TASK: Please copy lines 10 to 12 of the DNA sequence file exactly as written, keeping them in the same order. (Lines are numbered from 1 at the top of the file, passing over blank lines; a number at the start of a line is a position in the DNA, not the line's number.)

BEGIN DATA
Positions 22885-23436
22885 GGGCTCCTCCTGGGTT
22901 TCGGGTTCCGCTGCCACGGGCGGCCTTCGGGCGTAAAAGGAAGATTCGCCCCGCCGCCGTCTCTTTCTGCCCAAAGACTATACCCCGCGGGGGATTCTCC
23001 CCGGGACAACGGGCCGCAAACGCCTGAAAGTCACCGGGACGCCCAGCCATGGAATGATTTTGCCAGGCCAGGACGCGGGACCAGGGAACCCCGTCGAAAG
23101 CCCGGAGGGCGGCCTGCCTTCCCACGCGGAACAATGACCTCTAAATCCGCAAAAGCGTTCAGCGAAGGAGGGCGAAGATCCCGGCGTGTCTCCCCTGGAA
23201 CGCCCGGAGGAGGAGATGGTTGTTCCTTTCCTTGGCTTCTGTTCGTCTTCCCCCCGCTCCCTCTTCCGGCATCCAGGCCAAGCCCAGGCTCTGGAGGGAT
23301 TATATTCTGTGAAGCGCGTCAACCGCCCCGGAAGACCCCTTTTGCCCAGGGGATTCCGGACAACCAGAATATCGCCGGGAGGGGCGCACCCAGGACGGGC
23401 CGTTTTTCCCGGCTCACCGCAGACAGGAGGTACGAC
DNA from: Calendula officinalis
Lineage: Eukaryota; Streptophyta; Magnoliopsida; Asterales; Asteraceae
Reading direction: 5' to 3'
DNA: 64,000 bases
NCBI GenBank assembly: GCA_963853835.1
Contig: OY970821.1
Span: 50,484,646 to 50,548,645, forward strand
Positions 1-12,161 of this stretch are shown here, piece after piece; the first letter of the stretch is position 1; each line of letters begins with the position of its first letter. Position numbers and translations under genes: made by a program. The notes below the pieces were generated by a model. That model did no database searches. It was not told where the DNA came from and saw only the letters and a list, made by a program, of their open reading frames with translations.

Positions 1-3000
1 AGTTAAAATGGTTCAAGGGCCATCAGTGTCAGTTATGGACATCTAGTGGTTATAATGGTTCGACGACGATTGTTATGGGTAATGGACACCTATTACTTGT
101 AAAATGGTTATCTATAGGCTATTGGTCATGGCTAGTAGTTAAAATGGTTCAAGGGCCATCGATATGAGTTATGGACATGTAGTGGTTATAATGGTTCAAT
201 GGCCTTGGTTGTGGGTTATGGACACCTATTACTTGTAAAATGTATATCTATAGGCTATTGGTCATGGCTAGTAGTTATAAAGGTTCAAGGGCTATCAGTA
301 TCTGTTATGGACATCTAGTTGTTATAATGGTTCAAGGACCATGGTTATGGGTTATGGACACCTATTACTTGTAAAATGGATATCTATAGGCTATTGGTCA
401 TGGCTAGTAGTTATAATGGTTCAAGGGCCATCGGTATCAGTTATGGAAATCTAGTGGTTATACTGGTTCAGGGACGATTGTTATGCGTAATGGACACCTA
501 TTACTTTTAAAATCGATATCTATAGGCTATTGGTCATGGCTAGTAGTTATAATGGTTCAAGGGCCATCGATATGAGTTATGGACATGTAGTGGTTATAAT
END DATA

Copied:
Lineage: Eukaryota; Streptophyta; Magnoliopsida; Asterales; Asteraceae
Reading direction: 5' to 3'
DNA: 64,000 bases